Advertising Archives - Page 3 of 3 - Klaxon

Advertising + Boobs = Brand Awareness

Sorry ladies, but I have to show this example of great brand advertising.

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Viral Marketing – Did You Believe It?

Just before Christmas in 2006, Threshers – The UK’s largest off licence – issued a 40% off voucher for all wine purchases. Can you believe it 40% off the price just before Christmas, surely its the busiest time of the year.

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Internet Advertising – Why You Should Care

Anyone interested in internet advertising?

The Times reports that

“Global spending on internet advertising increased from $18.7 billion in 2005 to $24.9 billion (£12.6 billion) last year, according to ZenithOptimedia, the media-buying agency.”

and,

“Although spending on traditional media, such as magazines and radio, has been falling in the UK, more than £2 billion was spent on internet advertising in 2006.”

and,

“The Middle East and Asia are driving a boom in global advertising spending.”

What does this mean to you and me? Increasing competition for advertising space and increasing prices for a start. Not only that, increasing competition for reaching your target audiences, so you’d better be more targeted, or more creative than your competitors.

Also, if you are an online publisher / media owner you’d better set your stall out properly to earn some of that advertising spend. Especially if you have a strong readership in the UK or the Middle East.

Fantastic Brand Advertising

Here’s another example of some fantastic brand advertising, this time for John Smith’s bitter.

View and enjoy…

internet advertising goes from strength to strength

The Internet Advertising Bureau (www.iabuk.com) released news today that advertising spend online ‘nears £1 billion for the first six months of 2006’. Wow, that’s a lot of money!. It represents just over 10% of total spending on advertising in the UK from January to June 2006. The IAB goes on to compare that to the market shares of the other advertising mediums:

  • outdoor advertising 5.1%
  • consumer magazines 4.6%
  • radio advertising 3.4%
  • TV advertising 22.7%
  • national press 11.4%

So what does this mean for you, the small business owner?

Well, it means your competitors are heading online to get new business. They’re advertising on the internet for the simple reason that it works and you need to make sure you don’t miss out. You need to think seriously about paid for search, or Payperclick advertising. Then there are online display ads, such as banners, pop ups and others. And of course there’s your website. Make sure you know what you want your website to achieve so it communicates clearly with your customers. For example, is it designed to sell, or to collect customer contact details?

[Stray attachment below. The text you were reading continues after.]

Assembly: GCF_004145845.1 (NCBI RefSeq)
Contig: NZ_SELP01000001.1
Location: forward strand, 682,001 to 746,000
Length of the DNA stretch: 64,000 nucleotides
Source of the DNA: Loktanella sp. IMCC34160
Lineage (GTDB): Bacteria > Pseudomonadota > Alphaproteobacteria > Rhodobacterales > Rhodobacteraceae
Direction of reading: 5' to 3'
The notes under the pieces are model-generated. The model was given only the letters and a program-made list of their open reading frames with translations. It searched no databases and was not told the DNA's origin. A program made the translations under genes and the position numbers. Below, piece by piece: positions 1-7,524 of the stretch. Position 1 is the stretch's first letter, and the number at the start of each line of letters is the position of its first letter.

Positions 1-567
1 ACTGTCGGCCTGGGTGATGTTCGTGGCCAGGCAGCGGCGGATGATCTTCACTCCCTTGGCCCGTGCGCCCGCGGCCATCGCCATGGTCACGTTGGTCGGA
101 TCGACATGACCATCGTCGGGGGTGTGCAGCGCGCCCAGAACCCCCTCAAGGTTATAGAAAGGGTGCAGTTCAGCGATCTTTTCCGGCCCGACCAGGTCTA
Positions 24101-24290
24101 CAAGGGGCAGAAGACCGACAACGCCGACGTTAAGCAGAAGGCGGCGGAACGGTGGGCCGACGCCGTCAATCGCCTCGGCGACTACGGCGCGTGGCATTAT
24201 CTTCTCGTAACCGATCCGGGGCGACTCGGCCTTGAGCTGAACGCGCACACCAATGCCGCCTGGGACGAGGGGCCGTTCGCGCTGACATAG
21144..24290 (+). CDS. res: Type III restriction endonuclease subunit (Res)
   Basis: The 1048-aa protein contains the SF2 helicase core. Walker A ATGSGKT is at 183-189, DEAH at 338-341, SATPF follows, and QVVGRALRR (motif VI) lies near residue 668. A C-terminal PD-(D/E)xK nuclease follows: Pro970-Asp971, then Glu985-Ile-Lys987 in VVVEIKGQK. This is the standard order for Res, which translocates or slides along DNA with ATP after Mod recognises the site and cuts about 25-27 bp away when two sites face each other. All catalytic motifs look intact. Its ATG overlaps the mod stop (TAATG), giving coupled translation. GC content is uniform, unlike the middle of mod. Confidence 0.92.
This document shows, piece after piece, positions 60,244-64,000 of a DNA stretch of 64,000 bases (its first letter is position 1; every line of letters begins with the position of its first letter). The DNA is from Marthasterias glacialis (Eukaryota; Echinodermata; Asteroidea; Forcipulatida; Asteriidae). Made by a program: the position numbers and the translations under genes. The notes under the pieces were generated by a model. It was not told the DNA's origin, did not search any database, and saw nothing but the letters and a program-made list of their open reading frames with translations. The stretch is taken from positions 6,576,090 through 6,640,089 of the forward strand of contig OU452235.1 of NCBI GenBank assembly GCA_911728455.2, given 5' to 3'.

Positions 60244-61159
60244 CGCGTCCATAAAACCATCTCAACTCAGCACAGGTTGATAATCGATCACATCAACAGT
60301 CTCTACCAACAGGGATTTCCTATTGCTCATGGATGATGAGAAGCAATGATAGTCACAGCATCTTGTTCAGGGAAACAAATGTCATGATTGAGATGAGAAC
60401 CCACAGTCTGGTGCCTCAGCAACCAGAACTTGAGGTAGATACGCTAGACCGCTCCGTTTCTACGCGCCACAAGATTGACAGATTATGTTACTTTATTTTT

One thing is clear. If you’re a business owner and you aren’t currently taking the internet seriously, it’s time to think again. This is one of the key areas of marketing you need to master.

Microsoft adCenter

Those of you that use payperclick systems for online advertising will be pleased to hear that you now have a new delivery channel to think about. Microsoft has offered its new adCenter product to the market place to compete with Google et al. As with all Microsoft products it has had it’s fair share of glitches, much written about by tech bloggers (put adCenter into Technorati and you’ll find plenty), but from my early trials it seems to offer a competitive alternative to the more established players.

So what’s the difference?

Not much in reality. Microsoft has entered the market late with a product it claims is a hybrid, a best of the best of its competitors solutions – more or less a quote from Microsoft’s adCenter stand at London’s Ad:Tech show last week. The management suite is fairly intuitive in that everything is where you’d expect it to be. The main advantages come with the advanced targeting and incremental pricing options you can choose. For example you can add extra weight to advertising based on gender and age, or time and day of the week. Google also offers the time and day options, but not age and gender. adCenter also allows you to channel more of your budget to a particular gender or age group. Useful if your target market is fairly niche, or targeted around particular market segments.

Microsoft claims that it’s audience is also 70% more likely to convert, i.e. once it’s clicked on your advert, it will complete a transaction you could define as a result. That might be making a purchase, or registering for your email newsletter. For the travel sector Microsoft claims it’s searchers are 60% more likely to convert than those coming from Google. These are pretty impressive stats, backed up by third party research.

adCenter runs adverts through searches on Live Search, the engine on MSN.co.uk now bing. This currently only has around 5 million users compared to Google’s 18 million in the UK. The gender and and age categories are based on registered users of Hotmail.com email and MSN chat services. It’s likely therefore to be heavily skewed to younger web browsers, not a problem if that’s your target market. For those of you that run multiple client accounts, I can’t yet see a tool for viewing all your accounts easily in one management center, which would be useful for ad agencies in particular.

With that said, I believe this is worth trialling. At the moment it is not as heavily subscribed as Google et al so you can grab a few bargain clicks – until everyone else jumps on the band wagon that is. And I’ve saved the best bit until last. If you have any problems just call the adCenter free phone support line and they’ll talk you through how to resolve your issue. Now that’s far better than waiting for an email response, especially for the small business owner.